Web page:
Starved baby bats are "falling out of the sky" around Canberra and wildlife services have warned the public not to handle the potentially disease carrying animals.
These juvenile flying foxes, known as pups, are among the few survivors of more than 30 cases of malnourished, injured and dead bats reported in the past month.
ACT Wildlife's Kristie Hawkins said reports like this had been unusually high in Canberra but a lack of food during the species' birthing season was having a "horrendous impact here and on the coast".
Without adequate milk, the pups weren't strong enough to be independent, yet they were too heavy to be carried by their starving mothers.
"We are seeing underweight, malnourished terrified babies," she said "We have eight in care. We have had a few die and there have been several found dead."
Canberra's largest flying fox colony hang out during the warmer months in Commonwealth Park and ACT Volunteers from the Australasian Bat Society have counted 1200 there this season.
However, Ms Hawkins said distressed bats were going far and wide for food and were being found all over.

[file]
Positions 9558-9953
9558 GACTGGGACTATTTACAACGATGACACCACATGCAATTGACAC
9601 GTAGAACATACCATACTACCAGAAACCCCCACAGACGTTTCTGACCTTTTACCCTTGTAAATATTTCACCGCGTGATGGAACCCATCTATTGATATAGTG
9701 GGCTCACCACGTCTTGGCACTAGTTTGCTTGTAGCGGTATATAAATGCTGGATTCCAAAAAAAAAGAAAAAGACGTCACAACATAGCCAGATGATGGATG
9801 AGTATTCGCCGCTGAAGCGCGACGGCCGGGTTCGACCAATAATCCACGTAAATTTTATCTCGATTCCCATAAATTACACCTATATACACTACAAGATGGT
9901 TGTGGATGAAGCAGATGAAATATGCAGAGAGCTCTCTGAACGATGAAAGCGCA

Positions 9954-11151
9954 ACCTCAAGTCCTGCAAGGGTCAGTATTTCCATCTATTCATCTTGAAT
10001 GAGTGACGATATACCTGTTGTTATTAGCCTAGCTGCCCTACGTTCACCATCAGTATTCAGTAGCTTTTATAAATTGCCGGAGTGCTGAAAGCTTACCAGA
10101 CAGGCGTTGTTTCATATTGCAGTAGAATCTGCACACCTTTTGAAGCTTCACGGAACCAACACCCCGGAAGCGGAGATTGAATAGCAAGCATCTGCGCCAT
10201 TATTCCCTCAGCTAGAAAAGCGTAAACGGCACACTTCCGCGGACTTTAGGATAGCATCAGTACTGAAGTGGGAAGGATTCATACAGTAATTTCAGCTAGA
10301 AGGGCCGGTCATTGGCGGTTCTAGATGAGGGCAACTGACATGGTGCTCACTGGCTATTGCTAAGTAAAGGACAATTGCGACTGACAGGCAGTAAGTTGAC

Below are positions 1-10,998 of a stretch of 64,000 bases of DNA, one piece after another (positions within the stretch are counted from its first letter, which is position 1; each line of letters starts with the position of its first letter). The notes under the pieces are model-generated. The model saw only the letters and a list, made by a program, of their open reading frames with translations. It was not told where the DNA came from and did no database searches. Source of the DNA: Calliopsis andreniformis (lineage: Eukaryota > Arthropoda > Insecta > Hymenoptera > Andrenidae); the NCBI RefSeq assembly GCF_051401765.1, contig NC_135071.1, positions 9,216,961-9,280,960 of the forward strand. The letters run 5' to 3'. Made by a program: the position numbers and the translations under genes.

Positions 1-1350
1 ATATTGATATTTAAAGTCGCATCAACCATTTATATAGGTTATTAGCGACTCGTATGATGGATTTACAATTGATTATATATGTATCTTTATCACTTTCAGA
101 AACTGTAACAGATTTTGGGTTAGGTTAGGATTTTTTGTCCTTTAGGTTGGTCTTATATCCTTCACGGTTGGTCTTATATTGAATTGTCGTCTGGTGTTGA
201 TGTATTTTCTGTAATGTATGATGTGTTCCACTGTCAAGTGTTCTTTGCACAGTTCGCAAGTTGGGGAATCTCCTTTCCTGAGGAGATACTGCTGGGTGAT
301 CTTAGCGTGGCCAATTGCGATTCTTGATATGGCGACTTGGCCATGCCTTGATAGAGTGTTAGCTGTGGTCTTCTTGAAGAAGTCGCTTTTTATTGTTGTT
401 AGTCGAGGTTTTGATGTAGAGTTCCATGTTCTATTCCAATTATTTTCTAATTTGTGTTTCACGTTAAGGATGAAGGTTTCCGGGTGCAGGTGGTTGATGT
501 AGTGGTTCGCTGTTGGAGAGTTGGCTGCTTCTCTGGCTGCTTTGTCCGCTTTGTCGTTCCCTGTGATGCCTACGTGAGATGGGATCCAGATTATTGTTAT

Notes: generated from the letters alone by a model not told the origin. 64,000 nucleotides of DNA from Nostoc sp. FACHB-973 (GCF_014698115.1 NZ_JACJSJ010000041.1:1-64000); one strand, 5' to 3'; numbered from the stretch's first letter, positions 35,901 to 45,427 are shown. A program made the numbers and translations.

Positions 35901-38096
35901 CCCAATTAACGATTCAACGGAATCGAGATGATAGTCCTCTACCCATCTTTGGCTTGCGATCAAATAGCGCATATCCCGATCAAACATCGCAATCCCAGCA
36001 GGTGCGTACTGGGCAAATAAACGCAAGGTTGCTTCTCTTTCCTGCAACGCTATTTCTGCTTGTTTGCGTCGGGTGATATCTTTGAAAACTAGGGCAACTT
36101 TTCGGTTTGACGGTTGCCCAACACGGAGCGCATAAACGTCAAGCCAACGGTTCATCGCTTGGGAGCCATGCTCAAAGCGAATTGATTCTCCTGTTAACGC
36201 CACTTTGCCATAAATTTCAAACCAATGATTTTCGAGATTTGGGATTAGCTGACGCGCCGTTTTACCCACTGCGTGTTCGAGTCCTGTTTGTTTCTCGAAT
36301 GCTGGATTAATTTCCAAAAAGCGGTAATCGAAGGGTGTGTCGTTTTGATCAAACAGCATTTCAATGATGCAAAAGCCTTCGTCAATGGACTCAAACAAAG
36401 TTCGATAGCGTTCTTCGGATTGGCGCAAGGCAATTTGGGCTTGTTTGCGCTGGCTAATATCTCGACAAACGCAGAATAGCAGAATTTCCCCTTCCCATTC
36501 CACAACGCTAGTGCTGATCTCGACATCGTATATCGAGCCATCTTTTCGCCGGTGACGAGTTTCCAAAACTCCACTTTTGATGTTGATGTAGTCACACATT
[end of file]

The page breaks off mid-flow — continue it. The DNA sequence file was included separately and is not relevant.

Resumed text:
"They have been in random places, we found one in a school, one in a backyard, one in the street," she said. "They are very distressed and out of sorts."
The haphazard activity meant inexperienced people were spotting the animals and Ms Hawkins said it was important people prioritise their own safety and call ACT Wildlife or RSPCA ACT to respond as bats could carry Hendra virus and Australian bat Lyssavirus.
ACT Wildlife has begun training foster carers to help look after the eight surviving young from Canberra and another eight due to come from the Shoalhaven Bat Clinic in Nowra.
"Our babies, when they start flying, have to go the Nowra colony," Ms Hawkins said.
"We depend on Nowra to take our bats, but they are overwhelmed at the moment and have called for help with their babies. So we are taking on another eight."
Twenty-year-old biology student Hannah Calderwood has volunteered to look after a couple of flying fox pups over the summer.
She has had the requisite rabies inoculations and just completed training in handling, cleaning and feeding the pups cows milk and soft fruit.
"My dad started off with ACT Wildlife and when I heard about it I wanted to be involved," she said.
"Kristie was inundated with them so it is definitely a good feeling to be able to help out and know at least we can give a couple of the little guys a new lease on life."
If all goes well come February the sixteen surviving flying foxes will travel to Nowra and spend up to eight weeks learning to fly in the colony there before being released.
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